We study gravitational waves induced from the primordial scalar perturbations
    at second order around the reheating of the Universe. We consider reheating
    scenarios in which a transition from an early matter dominated era to the
    radiation dominated era completes within a timescale much shorter than the
    Hubble time at that time. We find that an enhanced production of induced
    gravitational waves occurs just after the reheating transition because of fast
    oscillations of scalar modes well inside the Hubble horizon. This enhancement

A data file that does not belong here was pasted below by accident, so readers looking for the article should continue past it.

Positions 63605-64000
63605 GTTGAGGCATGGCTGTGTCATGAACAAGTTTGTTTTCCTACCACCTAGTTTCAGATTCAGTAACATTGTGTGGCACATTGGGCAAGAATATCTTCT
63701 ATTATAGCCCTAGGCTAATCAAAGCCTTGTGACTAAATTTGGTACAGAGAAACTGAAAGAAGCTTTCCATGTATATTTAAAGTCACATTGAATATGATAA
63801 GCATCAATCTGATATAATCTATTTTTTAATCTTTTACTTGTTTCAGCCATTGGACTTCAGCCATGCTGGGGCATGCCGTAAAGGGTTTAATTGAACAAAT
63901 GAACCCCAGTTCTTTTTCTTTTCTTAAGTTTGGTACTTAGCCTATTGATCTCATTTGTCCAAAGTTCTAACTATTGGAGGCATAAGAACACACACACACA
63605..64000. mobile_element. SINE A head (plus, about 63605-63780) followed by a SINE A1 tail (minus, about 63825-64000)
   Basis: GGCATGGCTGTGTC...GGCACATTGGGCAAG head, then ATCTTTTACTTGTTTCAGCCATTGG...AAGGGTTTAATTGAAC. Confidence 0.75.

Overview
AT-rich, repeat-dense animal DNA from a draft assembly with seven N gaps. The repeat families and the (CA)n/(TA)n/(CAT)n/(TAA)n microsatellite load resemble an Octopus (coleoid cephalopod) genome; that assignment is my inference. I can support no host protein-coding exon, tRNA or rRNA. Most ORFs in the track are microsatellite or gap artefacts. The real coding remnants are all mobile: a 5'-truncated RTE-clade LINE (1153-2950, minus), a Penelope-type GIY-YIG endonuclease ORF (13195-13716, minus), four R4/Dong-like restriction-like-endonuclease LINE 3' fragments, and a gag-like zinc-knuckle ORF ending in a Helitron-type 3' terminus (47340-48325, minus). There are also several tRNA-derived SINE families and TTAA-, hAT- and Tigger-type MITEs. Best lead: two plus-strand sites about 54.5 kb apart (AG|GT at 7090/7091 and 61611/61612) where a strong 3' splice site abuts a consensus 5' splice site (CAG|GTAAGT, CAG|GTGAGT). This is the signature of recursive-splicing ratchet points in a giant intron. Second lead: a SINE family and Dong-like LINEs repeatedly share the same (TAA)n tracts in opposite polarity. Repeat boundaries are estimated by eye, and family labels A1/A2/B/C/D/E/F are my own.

mechanism just after an early matter-dominated era is much more efficient than
    a previously known enhancement mechanism during an early matter era, and we
    show that the induced gravitational waves could be detectable by future
    observations if the reheating temperature $T_{\text{R}}$ is in the range
    $T_\text{R} \lesssim 7\times 10^{-2}$GeV or $20 \, \text{GeV} \lesssim
    T_\text{R} \lesssim 2 \times 10^7 \, \text{GeV}$. This is the case even if the
    scalar perturbations on small scales are not enhanced relative to those on
    large scales, probed by the observations of the cosmic microwave background.

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